Yik Yak has laid off 60 percent of employees amid a downturn in the app’s growth prospects, The Verge has learned. The three-year-old anonymous social network has raised $73.5 million from top-tier investors on the promise that its young, college-age network of users could one day build a company to rival Facebook. But the challenge of growing its community while moving gradually away from anonymity has so far proven to be more than the company could muster.
Employees who were affected were informed of the layoffs Thursday morning, sources told The Verge. Yik Yak employed about 50 people, and now only about 20 remain, the company said. The community, marketing, design, and product teams were all deeply affected, one source said.
“We recently made some strategic changes at Yik Yak in line with our key areas of focus for the company,” CEO Tyler Droll told The Verge in an email. “Unfortunately, as part of that we had to make the difficult decision to lay off a portion of the team. We are incredibly appreciative of their contributions toward making Yik Yak the special place for college students around the world that it is today."
Atlanta-based Yik Yak was founded in 2014 by Furman University students Tyler Droll and Brooks Buffington. The app updated the concept of dorm newsletters for the mobile era, letting anyone post comments about school, their campus, or life in general. The fact that comments were anonymous initially helped the app grow, as it encouraged more candid forms of sharing than students might otherwise post on Facebook or Instagram.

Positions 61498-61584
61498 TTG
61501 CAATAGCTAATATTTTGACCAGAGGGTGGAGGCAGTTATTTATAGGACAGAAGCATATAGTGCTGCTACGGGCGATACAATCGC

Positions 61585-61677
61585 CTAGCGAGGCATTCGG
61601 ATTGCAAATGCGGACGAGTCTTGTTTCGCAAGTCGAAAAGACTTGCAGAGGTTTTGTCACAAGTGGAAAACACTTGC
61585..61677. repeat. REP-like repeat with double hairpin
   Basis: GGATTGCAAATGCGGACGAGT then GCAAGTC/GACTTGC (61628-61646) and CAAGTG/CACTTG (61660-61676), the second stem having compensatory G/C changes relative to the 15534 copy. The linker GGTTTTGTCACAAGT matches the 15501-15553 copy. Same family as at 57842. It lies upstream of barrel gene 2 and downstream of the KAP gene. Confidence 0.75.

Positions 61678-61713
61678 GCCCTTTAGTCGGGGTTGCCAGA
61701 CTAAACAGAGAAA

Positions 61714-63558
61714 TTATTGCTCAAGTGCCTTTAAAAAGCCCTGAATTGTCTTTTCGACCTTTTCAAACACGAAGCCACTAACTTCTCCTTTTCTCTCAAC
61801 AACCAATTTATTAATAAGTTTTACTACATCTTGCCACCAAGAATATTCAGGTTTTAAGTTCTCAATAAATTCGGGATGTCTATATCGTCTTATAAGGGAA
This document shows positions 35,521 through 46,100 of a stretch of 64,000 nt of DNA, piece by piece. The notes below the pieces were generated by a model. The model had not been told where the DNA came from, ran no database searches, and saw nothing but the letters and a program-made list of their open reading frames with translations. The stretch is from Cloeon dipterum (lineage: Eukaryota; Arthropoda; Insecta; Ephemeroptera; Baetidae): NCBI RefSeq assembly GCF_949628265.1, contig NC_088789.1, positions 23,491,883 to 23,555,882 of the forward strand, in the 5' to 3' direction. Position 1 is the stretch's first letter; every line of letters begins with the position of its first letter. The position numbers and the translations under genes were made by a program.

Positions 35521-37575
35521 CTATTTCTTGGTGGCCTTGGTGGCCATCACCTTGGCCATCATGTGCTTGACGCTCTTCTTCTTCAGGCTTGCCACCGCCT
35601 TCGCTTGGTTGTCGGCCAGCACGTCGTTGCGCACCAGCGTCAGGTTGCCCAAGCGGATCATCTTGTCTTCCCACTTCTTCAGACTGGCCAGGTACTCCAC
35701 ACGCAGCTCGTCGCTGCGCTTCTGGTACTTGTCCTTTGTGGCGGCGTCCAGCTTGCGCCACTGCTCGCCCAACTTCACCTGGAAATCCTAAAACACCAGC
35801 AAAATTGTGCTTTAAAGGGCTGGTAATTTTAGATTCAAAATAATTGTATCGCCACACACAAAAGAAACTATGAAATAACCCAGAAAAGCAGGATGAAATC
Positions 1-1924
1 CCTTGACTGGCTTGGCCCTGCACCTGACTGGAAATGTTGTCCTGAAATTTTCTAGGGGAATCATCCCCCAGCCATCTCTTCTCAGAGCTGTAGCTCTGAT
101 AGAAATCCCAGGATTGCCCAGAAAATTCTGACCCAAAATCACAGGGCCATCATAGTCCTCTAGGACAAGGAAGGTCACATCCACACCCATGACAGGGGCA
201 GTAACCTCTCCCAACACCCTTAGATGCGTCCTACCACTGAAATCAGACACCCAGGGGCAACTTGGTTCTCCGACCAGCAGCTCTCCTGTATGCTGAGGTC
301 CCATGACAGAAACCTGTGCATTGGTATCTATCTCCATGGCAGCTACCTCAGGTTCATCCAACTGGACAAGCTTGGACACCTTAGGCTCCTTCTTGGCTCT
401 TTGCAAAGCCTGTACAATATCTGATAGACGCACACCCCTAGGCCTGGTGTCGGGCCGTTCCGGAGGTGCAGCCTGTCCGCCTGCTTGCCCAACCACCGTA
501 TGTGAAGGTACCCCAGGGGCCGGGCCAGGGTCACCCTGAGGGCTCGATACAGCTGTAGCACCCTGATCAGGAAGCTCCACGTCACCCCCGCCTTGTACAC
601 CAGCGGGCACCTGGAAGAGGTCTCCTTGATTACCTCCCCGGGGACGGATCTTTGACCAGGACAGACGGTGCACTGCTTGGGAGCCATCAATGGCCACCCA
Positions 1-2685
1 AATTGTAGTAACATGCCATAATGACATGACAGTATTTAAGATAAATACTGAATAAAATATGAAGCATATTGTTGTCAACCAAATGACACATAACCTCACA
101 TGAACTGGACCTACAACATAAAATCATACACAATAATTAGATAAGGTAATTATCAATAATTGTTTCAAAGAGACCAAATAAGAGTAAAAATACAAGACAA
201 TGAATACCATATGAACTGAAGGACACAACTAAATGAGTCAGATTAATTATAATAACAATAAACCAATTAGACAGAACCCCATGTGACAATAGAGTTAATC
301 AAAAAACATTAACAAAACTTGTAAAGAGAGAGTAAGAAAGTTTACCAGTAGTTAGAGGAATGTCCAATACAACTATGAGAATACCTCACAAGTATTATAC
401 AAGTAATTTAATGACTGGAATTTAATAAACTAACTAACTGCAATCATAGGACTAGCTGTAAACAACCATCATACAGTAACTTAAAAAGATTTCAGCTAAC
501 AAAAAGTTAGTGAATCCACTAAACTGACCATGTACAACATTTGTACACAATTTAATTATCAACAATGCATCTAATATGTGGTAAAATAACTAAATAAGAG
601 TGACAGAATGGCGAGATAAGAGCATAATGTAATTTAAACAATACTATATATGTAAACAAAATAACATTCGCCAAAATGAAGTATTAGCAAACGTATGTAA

A year after it launched, Yik Yak had cracked the top 10 most downloaded apps, and it eventually spread to thousands of college campuses around the world. By November 2014, investors had valued the company at $400 million.
But growth stalled almost immediately after Sequoia’s investment. As with Secret before it, the app’s anonymous nature created a series of increasingly difficult problems for the business. Almost from the start, Yik Yak users reported incidents of bullying and harassment. Multiple schools were placed on lockdown after the app was used to make threats. Some schools even banned it. Yik Yak put tools in place designed to reduce harassment, but growth began to slow soon afterward.
In March, Yik Yak began letting users add optional handles to their post. In August, the company started requiring users to add handles. The handles did not have to correspond to the users’ real identities, but users revolted anyway. The App Store was littered with 1-star reviews, and the app did not see its usual bump in downloads when college students came back to school in September. Yik Yak is not currently among the 1,500 most-downloaded apps in the App Store, according to market research firm App Annie.
Yik Yak quietly reversed itself in November, allowing users to once again post to the app without using handles. But the move appears to have done little to attract new users.
The company still has millions of dollars left in the bank, giving it more time to figure out a new path forward. Yik Yak says the existing app will continue in development. But given the current trends, it seems likely that the remaining team members will need to try a new approach.
If you have more information about today’s layoffs, please email firstname.lastname@example.org or DM @CaseyNewton on Twitter.
Update, 4:09 p.m.: This story has been updated to include new information about the number of employees affected. An earlier version of this story said that 70 percent of employees had been laid off, but Yik Yak later revised the figure to 60 percent.